The night I had drinks with me friend, I stopped by a pharmacy on the way home from that brewhouse (I must’ve been a pathetic sight, freaked out and tipsy, wobbling up to the cashier late in the evening with a sangria spill spot on my skirt and a three-pack of HPTs in my hand. Luckily I’m sure the cashier has seen it ALL living here.) Took all three at once as soon as I got home, didn’t call my DH into the bathroom or explain what I was doing until I saw a bright bushel of pink lines. My DH and I always told each other the whole length of our courtship: no kids. Neither of us want kids. Ever. Ever ever ever. It was part of our respective package deals, and I wouldn’t have married him if he’d been wishy-washy on the subject. Still, that had all been in the abstract, right?
To have that tested like this was quite the conversation: did we both really mean “ever”? If there were a time (finances and career-wise), now would be a good one, right? We’re about to expand into a 2-bedroom apartment, I’m not looking at any immediate projects that would force a move overseas, and DH got promoted and is making much more money than he was a year ago, so wouldn’t it be now? But. No kids. We had made that decision long ago.
We stayed up all night talking; first we decided, then we probed our decision, then we spelled out in elaborate nitty-gritty detail the life we saw for ourselves in 2, 5, 10, 15 years, then circled back to our decision. It was a somewhat raw discussion – no matter how well you think you know each other, there are always more layers to find. He was prepared to support whatever decision I made. But I just felt this incredible calm … I knew with more certainty that no kids was the right life for me. It felt like an inalienable, unquestionable absolute, and I was super ok with it. I just kept coming back to that calm, resolved headspace of knowing what felt more right than it ever had. We split a bottle of wine and fell asleep on the floor, curled around each other (fully clothed) at about dawn. We came out realizing just how deeply compatible we are on *every* level, not just the kids question.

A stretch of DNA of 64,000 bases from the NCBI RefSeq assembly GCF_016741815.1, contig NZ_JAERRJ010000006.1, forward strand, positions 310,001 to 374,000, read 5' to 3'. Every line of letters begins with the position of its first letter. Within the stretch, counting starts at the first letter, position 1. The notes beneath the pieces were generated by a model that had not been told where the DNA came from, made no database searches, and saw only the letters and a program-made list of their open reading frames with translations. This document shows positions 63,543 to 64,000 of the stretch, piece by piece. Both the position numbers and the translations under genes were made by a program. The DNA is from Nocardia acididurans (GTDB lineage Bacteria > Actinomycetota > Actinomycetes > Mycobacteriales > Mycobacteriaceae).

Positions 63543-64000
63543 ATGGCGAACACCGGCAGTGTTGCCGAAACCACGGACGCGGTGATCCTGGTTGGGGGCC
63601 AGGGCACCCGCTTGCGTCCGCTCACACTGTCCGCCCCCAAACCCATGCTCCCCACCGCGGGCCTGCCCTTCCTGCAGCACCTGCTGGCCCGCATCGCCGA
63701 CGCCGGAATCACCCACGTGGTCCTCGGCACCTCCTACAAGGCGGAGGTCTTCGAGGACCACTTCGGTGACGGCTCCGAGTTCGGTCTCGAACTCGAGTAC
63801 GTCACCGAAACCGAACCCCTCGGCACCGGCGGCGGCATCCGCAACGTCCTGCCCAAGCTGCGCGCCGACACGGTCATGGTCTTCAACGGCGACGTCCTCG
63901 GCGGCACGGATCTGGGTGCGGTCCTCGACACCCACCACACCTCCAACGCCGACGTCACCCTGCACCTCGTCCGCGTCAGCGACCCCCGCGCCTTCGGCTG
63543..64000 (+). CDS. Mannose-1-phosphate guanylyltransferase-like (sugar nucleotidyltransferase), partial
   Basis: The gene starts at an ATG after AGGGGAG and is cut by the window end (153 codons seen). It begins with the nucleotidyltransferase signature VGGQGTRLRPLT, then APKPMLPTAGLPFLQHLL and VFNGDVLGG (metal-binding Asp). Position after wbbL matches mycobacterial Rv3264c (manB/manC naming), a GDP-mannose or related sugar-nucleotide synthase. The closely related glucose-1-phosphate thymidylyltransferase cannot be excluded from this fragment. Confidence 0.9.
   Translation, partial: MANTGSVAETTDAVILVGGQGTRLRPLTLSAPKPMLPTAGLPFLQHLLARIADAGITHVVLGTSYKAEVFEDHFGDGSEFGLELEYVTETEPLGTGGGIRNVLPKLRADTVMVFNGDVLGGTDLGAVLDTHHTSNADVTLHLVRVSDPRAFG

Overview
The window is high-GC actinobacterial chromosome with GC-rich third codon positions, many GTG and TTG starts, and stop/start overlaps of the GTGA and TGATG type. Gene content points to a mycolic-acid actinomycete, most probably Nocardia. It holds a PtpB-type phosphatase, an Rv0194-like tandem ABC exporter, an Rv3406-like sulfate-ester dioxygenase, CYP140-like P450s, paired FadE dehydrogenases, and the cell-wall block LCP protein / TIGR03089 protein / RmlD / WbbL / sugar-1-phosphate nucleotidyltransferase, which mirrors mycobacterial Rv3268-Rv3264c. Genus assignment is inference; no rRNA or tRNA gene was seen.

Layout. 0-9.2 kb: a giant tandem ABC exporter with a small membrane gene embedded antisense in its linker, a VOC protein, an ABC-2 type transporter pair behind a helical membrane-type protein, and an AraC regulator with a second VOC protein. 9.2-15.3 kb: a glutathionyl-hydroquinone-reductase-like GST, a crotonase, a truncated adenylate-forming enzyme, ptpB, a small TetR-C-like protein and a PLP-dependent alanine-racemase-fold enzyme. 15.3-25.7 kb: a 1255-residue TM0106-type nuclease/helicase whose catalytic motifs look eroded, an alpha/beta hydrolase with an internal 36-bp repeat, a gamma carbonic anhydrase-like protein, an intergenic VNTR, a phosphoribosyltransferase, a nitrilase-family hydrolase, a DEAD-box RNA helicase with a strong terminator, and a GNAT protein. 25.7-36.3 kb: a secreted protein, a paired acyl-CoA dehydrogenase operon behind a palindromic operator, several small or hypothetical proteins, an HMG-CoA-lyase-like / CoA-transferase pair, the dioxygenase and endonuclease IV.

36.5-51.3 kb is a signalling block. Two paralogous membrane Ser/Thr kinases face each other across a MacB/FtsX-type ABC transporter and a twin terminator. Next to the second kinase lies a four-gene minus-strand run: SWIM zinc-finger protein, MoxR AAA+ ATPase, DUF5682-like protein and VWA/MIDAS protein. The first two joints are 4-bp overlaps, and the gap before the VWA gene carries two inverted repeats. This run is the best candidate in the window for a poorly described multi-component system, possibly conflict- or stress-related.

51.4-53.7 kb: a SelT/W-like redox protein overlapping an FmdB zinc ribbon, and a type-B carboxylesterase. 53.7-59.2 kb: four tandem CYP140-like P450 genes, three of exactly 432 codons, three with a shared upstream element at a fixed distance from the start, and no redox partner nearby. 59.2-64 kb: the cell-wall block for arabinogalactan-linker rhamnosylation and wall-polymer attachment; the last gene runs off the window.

We opted out of the pregnancy, and I’m making an appointment for permanent prevention in the coming months (leaning towards Essure now, but finding a doctor who will do it for a childless 29-year-old is tricky.) And while I have moments of wondering, “If we did have kids, would it have his dark eyes? My crooked teeth? His brilliance? My laugh?”, I don’t doubt for a second that a) I made the right call and b) we are meant to be together, exactly as we are.
It’s not the first time we’ve hit an unexpected speed bump in our relationship (see also: drama of us getting married at al!) or the last time we’ve had to ask hard questions, and I know for certain that The Universe will not allow it to be the last. Our marriage isn’t perfect because we, as humans, are not perfect. But every obstacle and difficult conversation has made us stronger. I feel more secure in myself as an individual while I’m one-half of this couple than I ever did when I was single, which is a bit of a shock. It’s amazing.
So yeah, that’s how I got to where I am. 29 and making preparations to be permanently CBC. It’s a good call for me, and if you think it’s the right call for you too, I want to hear your story!